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News Glitches in new iOS 12, and DPRK Backed Hackers Target Eastern Banks
[Image: hacker-banks.jpg]

    First it was the flaw found in Facebook's "View s" feature, and now a bug discovered in Apple's new iOS 12 has users pulling their hair out. This is of course, right after the last major flaw that was discovered. https://latesthackingnews.com/2018/10/01...o-hackers/

        The latest one is a texting bug; one that was due to a new feature by Apple.[Unified Thread Functionality Feature] This feature merges all of your conversation threads into a single thread. This is supposed to be convenient, but what ended up happening is that chats would also get merged as well, creating the major issue now withstanding. Your messages being sent to the wrong recipients. What is worse is that this new bug conflicts with Apple's privacy paradigm. This is after a recent interview with Apple CEO Tim Cook; consequently, where he boasted Apple's tough security and stated that privacy is one of the most important issues of the 21st century, and sees it as a fundamental human right. Both sides of that are equally true. https://news.vice.com/en_us/article/43eqpw/tim-cook-insists-china-isnt-using-apple-to-spy-on-its-citizens / https://news.vice.com/en_us/article/yw95kg/this-is-why-apple-ceo-tim-cook-banned-alex-jones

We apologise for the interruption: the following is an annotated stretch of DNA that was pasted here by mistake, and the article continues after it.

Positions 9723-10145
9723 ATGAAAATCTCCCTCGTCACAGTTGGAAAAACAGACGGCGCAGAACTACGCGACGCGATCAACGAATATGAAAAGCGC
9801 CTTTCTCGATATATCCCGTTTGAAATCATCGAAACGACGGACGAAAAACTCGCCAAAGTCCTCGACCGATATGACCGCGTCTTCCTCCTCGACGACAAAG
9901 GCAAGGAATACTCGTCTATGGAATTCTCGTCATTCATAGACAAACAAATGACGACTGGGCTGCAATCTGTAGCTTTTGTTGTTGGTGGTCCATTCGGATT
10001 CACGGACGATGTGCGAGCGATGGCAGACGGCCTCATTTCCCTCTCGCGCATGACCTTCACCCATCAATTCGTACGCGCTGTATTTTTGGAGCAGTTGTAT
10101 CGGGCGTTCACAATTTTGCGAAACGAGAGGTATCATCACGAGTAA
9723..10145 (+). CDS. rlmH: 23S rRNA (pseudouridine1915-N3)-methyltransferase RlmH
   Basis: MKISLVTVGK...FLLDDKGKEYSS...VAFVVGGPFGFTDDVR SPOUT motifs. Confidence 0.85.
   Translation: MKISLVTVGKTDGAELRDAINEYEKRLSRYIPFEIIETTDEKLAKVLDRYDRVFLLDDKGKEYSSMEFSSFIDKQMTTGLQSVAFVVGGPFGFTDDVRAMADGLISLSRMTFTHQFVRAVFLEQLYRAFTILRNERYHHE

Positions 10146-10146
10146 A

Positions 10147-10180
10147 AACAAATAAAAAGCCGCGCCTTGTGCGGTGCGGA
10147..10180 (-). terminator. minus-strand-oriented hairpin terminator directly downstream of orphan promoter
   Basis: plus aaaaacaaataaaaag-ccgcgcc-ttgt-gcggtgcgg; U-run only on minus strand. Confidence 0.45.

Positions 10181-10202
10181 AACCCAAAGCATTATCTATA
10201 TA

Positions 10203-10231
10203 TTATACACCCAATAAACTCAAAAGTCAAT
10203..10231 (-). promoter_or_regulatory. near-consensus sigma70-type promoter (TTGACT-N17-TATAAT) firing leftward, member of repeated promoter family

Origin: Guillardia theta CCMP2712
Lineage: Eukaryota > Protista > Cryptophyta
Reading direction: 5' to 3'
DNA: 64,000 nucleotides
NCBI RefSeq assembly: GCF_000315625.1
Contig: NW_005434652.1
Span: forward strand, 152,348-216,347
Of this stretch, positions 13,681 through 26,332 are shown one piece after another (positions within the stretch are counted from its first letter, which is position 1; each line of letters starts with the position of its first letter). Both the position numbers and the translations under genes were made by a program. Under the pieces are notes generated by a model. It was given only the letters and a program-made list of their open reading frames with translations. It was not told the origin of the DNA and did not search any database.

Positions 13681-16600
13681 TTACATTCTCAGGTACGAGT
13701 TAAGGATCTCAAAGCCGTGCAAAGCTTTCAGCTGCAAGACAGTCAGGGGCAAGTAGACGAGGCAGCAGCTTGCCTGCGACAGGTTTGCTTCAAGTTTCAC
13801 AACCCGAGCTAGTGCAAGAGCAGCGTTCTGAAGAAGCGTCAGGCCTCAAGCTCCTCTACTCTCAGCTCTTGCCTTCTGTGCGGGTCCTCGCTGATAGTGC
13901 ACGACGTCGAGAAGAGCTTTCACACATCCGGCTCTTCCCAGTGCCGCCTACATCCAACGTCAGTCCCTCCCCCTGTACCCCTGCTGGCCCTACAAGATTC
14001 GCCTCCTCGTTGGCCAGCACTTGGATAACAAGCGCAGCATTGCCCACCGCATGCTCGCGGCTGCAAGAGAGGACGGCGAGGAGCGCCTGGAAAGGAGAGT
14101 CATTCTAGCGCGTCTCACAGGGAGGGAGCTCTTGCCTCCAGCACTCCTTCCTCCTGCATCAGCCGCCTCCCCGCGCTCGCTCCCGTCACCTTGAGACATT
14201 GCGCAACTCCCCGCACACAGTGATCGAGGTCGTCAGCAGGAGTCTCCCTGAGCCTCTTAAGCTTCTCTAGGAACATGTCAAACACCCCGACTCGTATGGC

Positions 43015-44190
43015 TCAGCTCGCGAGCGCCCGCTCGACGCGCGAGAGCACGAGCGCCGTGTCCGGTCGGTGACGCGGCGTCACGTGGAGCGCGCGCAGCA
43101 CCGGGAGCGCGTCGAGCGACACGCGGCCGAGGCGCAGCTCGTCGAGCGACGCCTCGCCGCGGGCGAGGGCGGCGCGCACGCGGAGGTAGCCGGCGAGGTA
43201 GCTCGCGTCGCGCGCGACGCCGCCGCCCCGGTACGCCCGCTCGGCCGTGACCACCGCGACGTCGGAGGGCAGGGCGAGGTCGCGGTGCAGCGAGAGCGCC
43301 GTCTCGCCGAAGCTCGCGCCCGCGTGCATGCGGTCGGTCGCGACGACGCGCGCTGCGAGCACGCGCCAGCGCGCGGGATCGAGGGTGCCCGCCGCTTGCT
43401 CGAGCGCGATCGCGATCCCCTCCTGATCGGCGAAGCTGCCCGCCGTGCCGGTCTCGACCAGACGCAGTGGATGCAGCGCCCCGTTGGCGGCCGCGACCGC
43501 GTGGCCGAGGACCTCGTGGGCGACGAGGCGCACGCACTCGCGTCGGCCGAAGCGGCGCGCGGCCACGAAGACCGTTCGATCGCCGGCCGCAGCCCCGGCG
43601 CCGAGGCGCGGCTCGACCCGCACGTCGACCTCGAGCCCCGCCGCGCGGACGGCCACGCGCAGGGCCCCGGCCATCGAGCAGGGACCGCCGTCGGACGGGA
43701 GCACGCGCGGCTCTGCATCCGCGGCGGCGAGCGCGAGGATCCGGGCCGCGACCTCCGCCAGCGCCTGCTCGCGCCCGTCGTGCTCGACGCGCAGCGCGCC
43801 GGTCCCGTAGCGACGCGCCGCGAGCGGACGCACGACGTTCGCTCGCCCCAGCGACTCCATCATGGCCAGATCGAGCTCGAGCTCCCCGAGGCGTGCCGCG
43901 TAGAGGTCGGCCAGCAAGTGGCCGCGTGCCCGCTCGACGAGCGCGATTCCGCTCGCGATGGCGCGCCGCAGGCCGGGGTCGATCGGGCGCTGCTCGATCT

The North Korean backed hackers [Hidden Cobra] are once again targeting banks, this time in Asia and Africa. This was made known in a joint technical alert from DHS, the FBI as well as the Treasury. The alert warned of a new ATM scheme being used to force ATMs spit out millions of dollars. It was found that this new cyber attack dubbed "FASTCash" has been utilized since 2016. It is used to compromise "switch application servers" within a target bank and facilitates fraudulent transactions. 

    How this works, is that when you use an ATM or a POS machine, the software there then interacts with the bank's switch application to validate the transaction, whether it is accepted or declined. It all depends on the funds available. Hidden Cobra found a way to manipulate this, by using their own accounts (cards included) which had either minimal activity or none at all. The malware they used then intercepts transaction requests associated with the hacker's cards returns fake (but legitimate) looking affirmative responses that do not require validation from any available balance within the core banking system. This eventually tricked the ATMs to spit out large amounts of cash without the bank ever being notified. 

    It is unknown how the hackers were able to initially breach the network, but it suspected that spear-phishing emails containing malicious code were utilized to login credentials. 

    That was it for the news, its now the middle of the week, keep your eyes forward and stay safe out there. 



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